Medium 1: Television: The Indecency of Indecency Complaints
This news has been out for about a week but I somehow missed it, until today. It turns out over 99% of that famed “surge in indecency complaints” to the FCC are the work of a single activist group. The original report was in MediaWeek, though it’s now all over the web. Once again, this is an example of why I think PR is even more of a problem for political discourse than media concentration. For months, the press and conservatives have been going on about how there’s a sea-change in public opinion regarding TV content — and using the rise in complaints to the FCC as their evidence — when in fact it a giant lie orchestrated by people who know they are in the minority and choose to deceive the press into reporting otherwise because they cannot legitimately persuade people of their positions. Whew. OK.
Incidentally, I don’t know if I’ve mentioned him before, but the Globe and Mail‘s TV critic John Doyle is awesome. His column was my original source on this, and he marvelously skewers the latest FCC investigation into whether — get this — the opening ceremonies of the Olympic Games were indecent. Honestly, I think it’s all a smokescreen so that people don’t start asking questions about what the FCC did not regulate.
Medium 2: Computers: Early Mousing
Steven Rubio posted a link to this set of videos at Stanford in his blog, and it is one of the coolest things I’ve seen on the web. It at http://sloan.stanford.edu/mousesite/1968Demo.html but for some reason my link doesn’t work. You can paste the link into your browser, though. It’s a 1968 demonstration by Stanford Computer Scientist Doug Englebart of a computer and interface setup that had been in use since 1962. The technology they are demonstrating? Cut-and-Paste word processing, mousing around the screen, and hyperlinking. Yeah, it’s not all prettied up like modern interfaces, but the essential characteristics are all there. AND, on his left hand, there’s a cool keyboard thingy, though in the end, the function keys on our modern keyboards do just as well. The videos are pretty dry, but pretty wild.
Medium 3: The Web: WebCT vs. Plone
WebCT is one brand of giant software program designed to manage and standardize online components of college/university courses. The design task is nearly impossible: on one end, the designers must make the interface easy enough for professors who have no web or programming experience but who might want to put aspects of their courses online. In the design lingo, it has to be “idiot proof” while still maintaining some flexibility. Then there’s me, on the other end of the spectrum. At my last job, I simply designed the websites for my courses from the ground up. I used a little bit of Blackboard (one of WebCT’s competitors) in my Media&Music course at Pitt, but otherwise did the truly massive MassComm website via Dreamweaver (started on PageMill in 1999) and sometimes by hand.
WebCT looks like a piece of software designed sometime in the 1990s. Its interface allows for little flexibility in areas where it could easily allow more. There’s actually a lot of guesswork built into the interface. Actions that plausibly might be repeated require several steps (like uploading files to the server if you want to code some of them yourself, as I do). Obvious, c ommon features are missing — for instance, it is impossible for even the course designer (me) to edit posts in the discussion board. Other pages, like the homepage, have “wizards” but surprised me by actually requiring some .html knowledge to get the text formatted correctly. Not a problem on my end, but doesn’t that kind of defeat the whole point of a “wizard” for the uninitiated?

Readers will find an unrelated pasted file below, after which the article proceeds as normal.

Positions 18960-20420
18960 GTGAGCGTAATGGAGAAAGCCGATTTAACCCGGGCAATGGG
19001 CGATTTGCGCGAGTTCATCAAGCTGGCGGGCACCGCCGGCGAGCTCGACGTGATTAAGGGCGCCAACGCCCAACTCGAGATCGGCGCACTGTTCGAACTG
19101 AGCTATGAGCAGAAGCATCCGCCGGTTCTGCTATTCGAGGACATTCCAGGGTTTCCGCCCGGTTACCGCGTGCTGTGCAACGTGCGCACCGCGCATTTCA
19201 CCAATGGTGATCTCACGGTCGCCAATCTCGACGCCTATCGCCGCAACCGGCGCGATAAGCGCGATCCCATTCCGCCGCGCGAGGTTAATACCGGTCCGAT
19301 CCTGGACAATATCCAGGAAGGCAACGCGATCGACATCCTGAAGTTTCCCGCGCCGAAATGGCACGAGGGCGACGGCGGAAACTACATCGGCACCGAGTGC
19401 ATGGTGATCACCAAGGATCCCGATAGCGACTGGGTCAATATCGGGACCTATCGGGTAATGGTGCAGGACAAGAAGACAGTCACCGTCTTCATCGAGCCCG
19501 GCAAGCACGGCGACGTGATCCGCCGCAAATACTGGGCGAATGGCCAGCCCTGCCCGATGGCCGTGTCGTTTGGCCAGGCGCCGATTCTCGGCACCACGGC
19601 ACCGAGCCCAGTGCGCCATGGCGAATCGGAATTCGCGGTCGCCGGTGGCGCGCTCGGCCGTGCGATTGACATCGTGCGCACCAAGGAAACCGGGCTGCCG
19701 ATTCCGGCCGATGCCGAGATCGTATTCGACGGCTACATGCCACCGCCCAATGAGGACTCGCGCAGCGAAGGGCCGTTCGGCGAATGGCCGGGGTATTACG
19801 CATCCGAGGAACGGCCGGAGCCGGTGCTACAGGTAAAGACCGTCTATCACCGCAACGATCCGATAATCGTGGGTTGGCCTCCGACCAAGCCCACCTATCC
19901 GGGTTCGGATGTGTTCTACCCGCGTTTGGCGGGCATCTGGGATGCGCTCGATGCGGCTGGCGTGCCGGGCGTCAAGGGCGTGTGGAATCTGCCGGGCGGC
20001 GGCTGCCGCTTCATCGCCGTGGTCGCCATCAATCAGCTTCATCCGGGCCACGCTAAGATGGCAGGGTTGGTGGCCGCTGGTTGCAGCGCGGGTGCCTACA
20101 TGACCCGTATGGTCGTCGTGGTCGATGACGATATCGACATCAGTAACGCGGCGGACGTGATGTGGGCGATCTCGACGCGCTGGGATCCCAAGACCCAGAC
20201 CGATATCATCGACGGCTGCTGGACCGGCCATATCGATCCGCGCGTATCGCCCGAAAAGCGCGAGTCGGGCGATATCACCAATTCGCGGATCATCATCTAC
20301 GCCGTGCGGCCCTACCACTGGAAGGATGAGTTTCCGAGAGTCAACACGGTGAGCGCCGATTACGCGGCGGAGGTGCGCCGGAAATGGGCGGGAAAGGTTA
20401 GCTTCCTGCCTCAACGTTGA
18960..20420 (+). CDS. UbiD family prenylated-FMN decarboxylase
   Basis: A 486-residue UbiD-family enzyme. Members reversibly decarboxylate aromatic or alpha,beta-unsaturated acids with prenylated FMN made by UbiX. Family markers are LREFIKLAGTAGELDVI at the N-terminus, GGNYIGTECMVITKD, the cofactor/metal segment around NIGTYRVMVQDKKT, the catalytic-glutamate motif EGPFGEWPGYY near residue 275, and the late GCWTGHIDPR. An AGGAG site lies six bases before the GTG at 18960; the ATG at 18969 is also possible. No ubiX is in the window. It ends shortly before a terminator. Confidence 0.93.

McGill provides WebCT training, which I skipped. When I called tech support a couple days ago to ask questions, the support person was skeptical when I told her that. But once she heard my questions, she understood — every one required her to call the programmers, and all but one returned an answer of “no, you can’t do that.” And I was asking about stuff like editing discussion board messages or controlling the number of chatrooms on my course site.
The other thing I don’t like about the private aspect of course websites is that they restrict access. I can’t even show the course to my friends or colleague without giveng them special access. Which is absurd. Again, my old courses are up on the web for all to see.
I chose to develop my undergrad course on WebCT instead of on Sterneworks for two reasons: a) because it is theoretically more convenient for students to use; b) because I am contractually obligated to use WebCT for one of my courses in exchange for a free laptop. I also hear an update is coming sometime this summer, which may resolve some of these issues. If not, I may start to look for my own alternatives in the future.
That rant was so long that I won’t even get into my experience with ‘Plone for the Bad Subjects site. Suffice it to say that ‘Plone is infinitely more flexible, and seems to allow for all sorts of modifications. To be fair — it is beyond my current level of expertise, but that’s just because I haven’t learned the new protocols of xhtml (or rss, or the code to get rid of the casinos) yet.